Some of you may bring up that this is more of a special than an episode of television. Some of you may point out that, in fact, Peanuts was not a TV show. That it was only a series of specials based on a comic strip found in the newspaper, and there weren’t even that many of them, really. Some of you may point out that many of them were made as promotions for events or companies, and thus this entry should be invalid.
Those of you who do that are Dirty Communists.
Peanuts was never a show, true, but it had a huge impact on television, not to mention America, and this was the special that started it all. For the 2 people out there who don’t know Peanuts, here’s the premise: Charlie Brown is a loser. Actually, he’s THE loser. Even when things appear to be going his way, fate will find a way to knock him down. His “friends” often don’t help, as they tend to point out that he lacks any discernible talent. Sometimes they even sabotage him further. Lucy (Tracy Stratford), famously, even pulls the football out from under him every time he tries to kick it. Every. Single. Time. It was an annual gag from the 50s to the 90s. Despite this, though, he always has a strong moral center, never cheats, and always believes that, through time and effort, he can develop something that will make him have value in the eyes of others. While it rarely happens in the show, since Charlie Brown is based on his author Charles Schulz, we can believe that he does eventually make good. The strange dichotomy of Charlie Brown, however, is that while he’s often a loser, he’s also usually in charge of his gang of friends, which may say more about them than him. Maybe they just like failing while having someone to blame it on. Schadenfreude, thy name is Peanuts.
In this special, Charlie Brown (Peter Robbins) starts out by being depressed about the commercialization of Christmas. He laments to his best friend, Linus (Chris Shea), that he doesn’t particularly grasp the meaning of the season. His friends don’t help the matter: His sister, Sally (Kathy Steinberg), wants a huge number of gifts (though she’ll accept cash), his friend Lucy wants real estate, Linus chides him for just being moody and tells him to enjoy his presents, and even his dog, Snoopy (Bill Melendez), spends his time on a decorating contest. Charlie Brown is invited to direct the Christmas play to help lighten his mood, but none of his friends show any interest in cooperating.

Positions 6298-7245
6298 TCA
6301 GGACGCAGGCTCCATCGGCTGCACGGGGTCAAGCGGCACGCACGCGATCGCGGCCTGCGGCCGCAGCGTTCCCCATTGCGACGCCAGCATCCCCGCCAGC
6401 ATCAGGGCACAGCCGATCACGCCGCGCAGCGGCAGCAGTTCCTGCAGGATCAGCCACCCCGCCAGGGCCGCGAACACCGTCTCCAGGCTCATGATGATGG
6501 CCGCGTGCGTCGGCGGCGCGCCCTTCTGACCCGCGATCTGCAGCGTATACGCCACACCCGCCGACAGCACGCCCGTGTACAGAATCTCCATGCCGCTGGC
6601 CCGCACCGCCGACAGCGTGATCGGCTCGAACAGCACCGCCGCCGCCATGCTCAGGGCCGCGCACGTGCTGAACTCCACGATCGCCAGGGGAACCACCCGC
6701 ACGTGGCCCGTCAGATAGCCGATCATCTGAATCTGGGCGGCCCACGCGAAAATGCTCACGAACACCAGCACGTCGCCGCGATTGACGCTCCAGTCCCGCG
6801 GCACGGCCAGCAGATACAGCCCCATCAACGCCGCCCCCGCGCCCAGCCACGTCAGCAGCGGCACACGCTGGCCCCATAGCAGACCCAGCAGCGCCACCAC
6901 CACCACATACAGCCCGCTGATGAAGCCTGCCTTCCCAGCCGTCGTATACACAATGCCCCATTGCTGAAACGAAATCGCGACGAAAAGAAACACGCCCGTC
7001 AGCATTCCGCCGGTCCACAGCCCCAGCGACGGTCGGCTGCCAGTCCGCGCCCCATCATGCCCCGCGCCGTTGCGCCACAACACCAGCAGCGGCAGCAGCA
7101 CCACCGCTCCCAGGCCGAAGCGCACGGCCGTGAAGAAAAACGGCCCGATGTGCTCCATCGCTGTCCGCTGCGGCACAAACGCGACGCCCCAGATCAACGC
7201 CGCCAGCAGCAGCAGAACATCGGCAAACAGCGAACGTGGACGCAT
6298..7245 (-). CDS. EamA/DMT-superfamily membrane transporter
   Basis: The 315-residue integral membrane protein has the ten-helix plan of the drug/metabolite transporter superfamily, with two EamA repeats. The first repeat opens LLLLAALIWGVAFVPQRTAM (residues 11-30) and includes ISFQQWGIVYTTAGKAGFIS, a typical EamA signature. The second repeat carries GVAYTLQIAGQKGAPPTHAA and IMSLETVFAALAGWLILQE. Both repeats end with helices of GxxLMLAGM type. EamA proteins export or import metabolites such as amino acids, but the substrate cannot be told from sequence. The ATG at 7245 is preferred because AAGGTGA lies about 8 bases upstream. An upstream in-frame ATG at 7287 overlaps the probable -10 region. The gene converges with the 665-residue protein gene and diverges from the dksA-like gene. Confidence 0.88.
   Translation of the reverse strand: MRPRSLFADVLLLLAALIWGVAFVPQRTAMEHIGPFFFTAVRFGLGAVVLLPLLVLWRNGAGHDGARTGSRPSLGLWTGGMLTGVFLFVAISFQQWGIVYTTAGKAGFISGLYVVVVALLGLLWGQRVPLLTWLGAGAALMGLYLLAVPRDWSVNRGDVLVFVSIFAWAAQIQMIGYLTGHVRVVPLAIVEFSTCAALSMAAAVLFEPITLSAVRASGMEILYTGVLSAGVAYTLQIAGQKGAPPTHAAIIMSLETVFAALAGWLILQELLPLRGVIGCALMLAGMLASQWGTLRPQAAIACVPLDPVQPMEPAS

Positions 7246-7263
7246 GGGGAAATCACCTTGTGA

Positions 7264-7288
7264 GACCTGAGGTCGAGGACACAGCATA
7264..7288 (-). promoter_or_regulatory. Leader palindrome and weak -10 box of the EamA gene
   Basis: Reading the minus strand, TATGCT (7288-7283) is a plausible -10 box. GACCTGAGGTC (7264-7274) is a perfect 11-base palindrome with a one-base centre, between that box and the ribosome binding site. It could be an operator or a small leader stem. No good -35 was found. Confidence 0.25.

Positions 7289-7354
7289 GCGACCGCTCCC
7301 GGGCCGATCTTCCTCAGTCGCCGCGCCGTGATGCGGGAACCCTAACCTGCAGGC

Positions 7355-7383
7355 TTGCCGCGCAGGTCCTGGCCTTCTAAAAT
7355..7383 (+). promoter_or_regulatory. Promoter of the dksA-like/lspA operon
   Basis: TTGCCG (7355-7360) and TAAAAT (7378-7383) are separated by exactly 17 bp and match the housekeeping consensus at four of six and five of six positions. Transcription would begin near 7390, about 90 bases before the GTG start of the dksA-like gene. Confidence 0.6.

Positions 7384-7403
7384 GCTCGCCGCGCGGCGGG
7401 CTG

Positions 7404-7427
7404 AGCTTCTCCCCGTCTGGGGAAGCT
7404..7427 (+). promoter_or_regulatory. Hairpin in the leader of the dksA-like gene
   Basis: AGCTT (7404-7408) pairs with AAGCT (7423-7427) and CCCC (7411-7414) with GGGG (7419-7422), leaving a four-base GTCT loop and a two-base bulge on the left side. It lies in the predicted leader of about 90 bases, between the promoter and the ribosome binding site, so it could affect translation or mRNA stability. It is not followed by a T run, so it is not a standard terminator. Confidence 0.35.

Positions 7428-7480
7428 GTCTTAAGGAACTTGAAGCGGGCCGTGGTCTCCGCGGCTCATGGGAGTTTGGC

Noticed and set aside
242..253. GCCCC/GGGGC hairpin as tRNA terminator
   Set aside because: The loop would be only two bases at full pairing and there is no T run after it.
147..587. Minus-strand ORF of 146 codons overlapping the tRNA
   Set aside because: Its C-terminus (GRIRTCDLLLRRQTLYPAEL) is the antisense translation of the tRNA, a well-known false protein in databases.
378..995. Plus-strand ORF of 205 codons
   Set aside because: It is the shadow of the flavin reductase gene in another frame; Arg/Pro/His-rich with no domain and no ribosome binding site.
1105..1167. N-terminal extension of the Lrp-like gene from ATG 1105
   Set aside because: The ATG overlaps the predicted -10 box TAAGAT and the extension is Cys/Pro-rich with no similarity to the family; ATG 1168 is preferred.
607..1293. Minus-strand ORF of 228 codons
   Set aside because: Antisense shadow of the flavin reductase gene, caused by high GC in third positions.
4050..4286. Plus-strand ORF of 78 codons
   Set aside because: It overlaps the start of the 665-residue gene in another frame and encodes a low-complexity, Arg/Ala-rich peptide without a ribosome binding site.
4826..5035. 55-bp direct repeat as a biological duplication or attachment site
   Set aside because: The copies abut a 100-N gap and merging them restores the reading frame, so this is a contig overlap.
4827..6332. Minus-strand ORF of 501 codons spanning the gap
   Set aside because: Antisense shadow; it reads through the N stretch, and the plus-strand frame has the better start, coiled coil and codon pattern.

Deciding that it would help to get a tree for the set, Charlie Brown goes to a tree lot. Despite being told to get a fake tree, he picks the only real tree on the lot – a scrawny sapling. Everyone proceeds to mock the tree as being insufficient to represent Christmas, leading an exasperated Charlie Brown to ask if anyone even knows what Christmas even is. In response, Linus, the only one who didn’t laugh at the tree, recites the annunciation of the Shepherds from the Gospel of Luke, ending with “on Earth peace and goodwill towards men.” Charlie Brown takes his tree home to decorate, to show that, despite its appearance, it really can be what the show needs. It promptly bends over after having a single ornament placed on it. Despondent over killing the tree, Charlie Brown leaves, lamenting his perpetual failure. The rest of the gang then arrives, feeling guilty, and decorates the tree (somehow giving it more branches and needles at the same time). When Charlie Brown returns, he sees his friends singing around the now beautiful little tree.
Charlie Brown is a loser with a heart of gold. The thing that sets him apart is that he keeps trying, and that he treats his friends well, even when they treat him poorly. He always turns the other cheek. Because of that, in the end, his friends always come through for him, letting even the world’s born loser manage to pull off a win.
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